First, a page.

FOR IMMEDIATE RELEASE
Conservationists call for veto of wolf eradication bill
Talasi Brooks, Western Watersheds Project (208) 336-9077
Garrick Dutcher, Living With Wolves (208) 726-3987
Suzanne Asha Stone, International Wildlife Coexistence Network, (208) 861-5177
BOISE, Ida.—Today the Idaho Legislature passed S. 1211, a bill that seizes wildlife management authority from the Idaho Fish and Game Commission and aims to reduce Idaho’s wolf population by 90 percent, largely on the public’s dime. Governor Little should veto the bill, which is a power grab by the Idaho Legislature eroding the powers of the Executive Branch and inserting politics in decision-making that should be reserved for science-based wildlife management by agency professionals. The bill will waste millions of dollars of public funds on killing wolves, and threatens to ultimately return the species to the endangered species list and federal management.
S. 1211 aims to reduce Idaho’s wolf population to 150 wolves, the bare minimum population to avoid re-listing under the Endangered Species Act. It does this by allowing for killing wolves by all methods used to kill coyotes and wild dogs, including night hunting and aerial gunning; allowing unlimited wolf trapping and snaring on private lands; and increasing funding for the Idaho Wolf Depredation Control Board, among other measures. If the bill becomes law, there will be no margin for error. Conservationists stand ready to compel an Endangered Species Act listing if viable wolf populations aren’t sustained in the face of these heavy-handed new methods.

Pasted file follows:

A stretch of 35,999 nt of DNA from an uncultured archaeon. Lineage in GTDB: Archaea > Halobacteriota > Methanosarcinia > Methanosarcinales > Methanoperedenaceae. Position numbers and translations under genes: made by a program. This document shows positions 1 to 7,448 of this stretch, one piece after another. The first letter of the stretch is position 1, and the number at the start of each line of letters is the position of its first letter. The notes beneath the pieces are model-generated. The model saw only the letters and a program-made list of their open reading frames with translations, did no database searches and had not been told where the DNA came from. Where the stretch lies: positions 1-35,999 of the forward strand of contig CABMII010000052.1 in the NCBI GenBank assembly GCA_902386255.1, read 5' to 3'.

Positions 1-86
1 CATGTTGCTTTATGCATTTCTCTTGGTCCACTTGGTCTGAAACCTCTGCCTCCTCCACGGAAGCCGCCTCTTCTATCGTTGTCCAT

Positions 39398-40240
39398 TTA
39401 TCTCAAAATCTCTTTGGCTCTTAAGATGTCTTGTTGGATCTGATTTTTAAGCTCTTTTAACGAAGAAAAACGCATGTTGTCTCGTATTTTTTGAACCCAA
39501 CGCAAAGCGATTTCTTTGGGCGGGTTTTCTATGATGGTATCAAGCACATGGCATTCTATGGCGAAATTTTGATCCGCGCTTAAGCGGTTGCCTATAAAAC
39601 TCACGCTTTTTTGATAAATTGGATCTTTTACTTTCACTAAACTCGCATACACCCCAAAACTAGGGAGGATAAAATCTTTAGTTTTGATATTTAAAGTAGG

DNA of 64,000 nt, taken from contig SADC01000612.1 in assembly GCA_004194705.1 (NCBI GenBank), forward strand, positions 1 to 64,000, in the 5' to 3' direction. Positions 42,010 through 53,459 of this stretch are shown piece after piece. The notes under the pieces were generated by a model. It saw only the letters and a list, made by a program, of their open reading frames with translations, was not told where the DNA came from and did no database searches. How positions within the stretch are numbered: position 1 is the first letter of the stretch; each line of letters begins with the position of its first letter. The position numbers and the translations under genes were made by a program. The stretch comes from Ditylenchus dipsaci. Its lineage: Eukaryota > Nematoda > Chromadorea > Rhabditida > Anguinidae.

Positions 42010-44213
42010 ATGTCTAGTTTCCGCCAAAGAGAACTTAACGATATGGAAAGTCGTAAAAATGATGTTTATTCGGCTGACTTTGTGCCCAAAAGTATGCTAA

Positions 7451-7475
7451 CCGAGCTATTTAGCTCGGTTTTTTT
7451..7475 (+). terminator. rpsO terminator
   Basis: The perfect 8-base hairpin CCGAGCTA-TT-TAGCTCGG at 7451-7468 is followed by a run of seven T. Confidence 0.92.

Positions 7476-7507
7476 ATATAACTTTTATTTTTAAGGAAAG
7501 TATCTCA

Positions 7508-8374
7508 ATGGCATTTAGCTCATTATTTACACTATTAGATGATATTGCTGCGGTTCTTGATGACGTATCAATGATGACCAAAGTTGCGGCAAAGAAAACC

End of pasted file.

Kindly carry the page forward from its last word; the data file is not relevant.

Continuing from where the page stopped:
The Idaho Legislature’s lavish spending on wolf killing in S. 1211 vastly surpasses the value of the livestock lost to wolf predation. In 2018, for instance, 3 percent of reported sheep losses, valued at $154,000 were caused by wolf predation; meanwhile 74 percent, valued at $4,027,000, were due to natural causes including disease and bad weather. In 2020, of 2.5 million cattle and 300,000 sheep in Idaho, only 102 were confirmed lost to wolf predation. 93 of 1,500 wolves in Idaho